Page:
Linkage 9.20.14

OK, this is my first linkage post in a while, so hang on. We’ve got a lot to get to.

Imagining the Path of Christian Exile: “They gave me two choices, leave or die. And you, too, are changed for having to quietly watch me go, or die yourselves. It is not how old neighbors should part.”

A Hail: If you’ve ever read A Severe Mercy, don’t miss this tribute to Davy VanAuken by Lanier Ivester.

A Helpful Guide to Becoming Un-Busy: “Stop the glorification of busy.” The Becoming Minimalist blog has been a favorite stop of mine recently.

Benjamin Dillow Should Not Have Died: “Despite the fact Ben had been legally adopted, and his parents had secured his passport, and a US orphan visa issued by our Embassy, the Dillows could not get an exit letter from the DRC government to bring him home.”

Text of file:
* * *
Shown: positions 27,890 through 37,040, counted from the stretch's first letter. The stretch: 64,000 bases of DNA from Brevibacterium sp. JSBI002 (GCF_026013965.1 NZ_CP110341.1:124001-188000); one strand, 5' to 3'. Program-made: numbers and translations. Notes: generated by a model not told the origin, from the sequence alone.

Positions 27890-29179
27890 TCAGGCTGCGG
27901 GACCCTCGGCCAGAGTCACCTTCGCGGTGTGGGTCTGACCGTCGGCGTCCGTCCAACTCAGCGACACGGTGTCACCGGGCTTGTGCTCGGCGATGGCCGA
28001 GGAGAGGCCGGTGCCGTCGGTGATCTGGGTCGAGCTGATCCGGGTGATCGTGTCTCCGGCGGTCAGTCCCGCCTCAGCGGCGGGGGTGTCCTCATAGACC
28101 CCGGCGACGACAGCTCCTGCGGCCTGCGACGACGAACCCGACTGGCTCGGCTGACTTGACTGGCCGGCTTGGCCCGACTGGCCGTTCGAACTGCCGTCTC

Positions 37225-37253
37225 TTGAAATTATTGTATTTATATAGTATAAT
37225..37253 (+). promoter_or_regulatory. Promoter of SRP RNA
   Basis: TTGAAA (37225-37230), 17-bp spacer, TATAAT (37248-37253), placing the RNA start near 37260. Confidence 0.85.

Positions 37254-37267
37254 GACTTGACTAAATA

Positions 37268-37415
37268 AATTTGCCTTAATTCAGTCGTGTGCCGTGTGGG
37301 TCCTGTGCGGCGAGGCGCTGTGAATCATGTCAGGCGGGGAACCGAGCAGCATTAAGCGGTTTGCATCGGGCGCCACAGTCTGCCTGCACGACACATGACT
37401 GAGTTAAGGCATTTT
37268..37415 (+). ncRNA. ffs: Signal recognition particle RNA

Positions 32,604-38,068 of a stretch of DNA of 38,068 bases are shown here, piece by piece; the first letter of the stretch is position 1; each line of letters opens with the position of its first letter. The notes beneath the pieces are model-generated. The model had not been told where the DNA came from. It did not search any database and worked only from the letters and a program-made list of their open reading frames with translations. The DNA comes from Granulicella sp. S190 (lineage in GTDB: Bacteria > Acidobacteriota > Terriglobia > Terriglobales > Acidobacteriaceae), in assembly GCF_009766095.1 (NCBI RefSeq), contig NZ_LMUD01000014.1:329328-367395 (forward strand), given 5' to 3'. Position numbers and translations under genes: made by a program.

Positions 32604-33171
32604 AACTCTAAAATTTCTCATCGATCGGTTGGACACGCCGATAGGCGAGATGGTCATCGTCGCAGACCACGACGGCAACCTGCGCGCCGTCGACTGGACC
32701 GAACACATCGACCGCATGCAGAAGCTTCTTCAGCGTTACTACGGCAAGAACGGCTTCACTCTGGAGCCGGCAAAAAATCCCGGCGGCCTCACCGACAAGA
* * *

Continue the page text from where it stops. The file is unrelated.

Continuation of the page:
When we were watching World Cup Soccer this year, this commercial found a place in my heart. The music is “Leaning on the Everlasting Arms.”

 

Words and Un-words

It seems to be a trend in recent years to choose a theme word (or un-word, as it may be) for the year.  This method is meant to narrow one’s focus; to help in sorting through what to strive for and what to let go; to simplify.

I’m just going to say, I’m not doing that. I really admire people who are doing it. I kind of wish I could do it.

In recent years I’ve almost gone the other direction when it comes to New Year’s Resolutions, goals, and the like.  I’m in my mid-thirties now; I’m pretty certain of what I need to be doing, and it’s my goal to get better at doing that.  I’d also like to quit trying to do things I’m bad at.  It’s the doing and the quitting that is my full-time job.  Some days I am better at the doing than others.  Recently I’ve been trying to do more of the quitting.

Like I just said, I’m trying to get better at doing and doing the quitting.  See why I can’t pick one word?

It takes a certain amount of trust in the Lord to understand that I’m gifted in some ways and very definitely not gifted in others. The trust comes when I’m able to leave it up to someone else — or, as the case may be, nobody else — to do those things I’m not gifted at, or not called to.

Do. Quit. Do Quit. Do.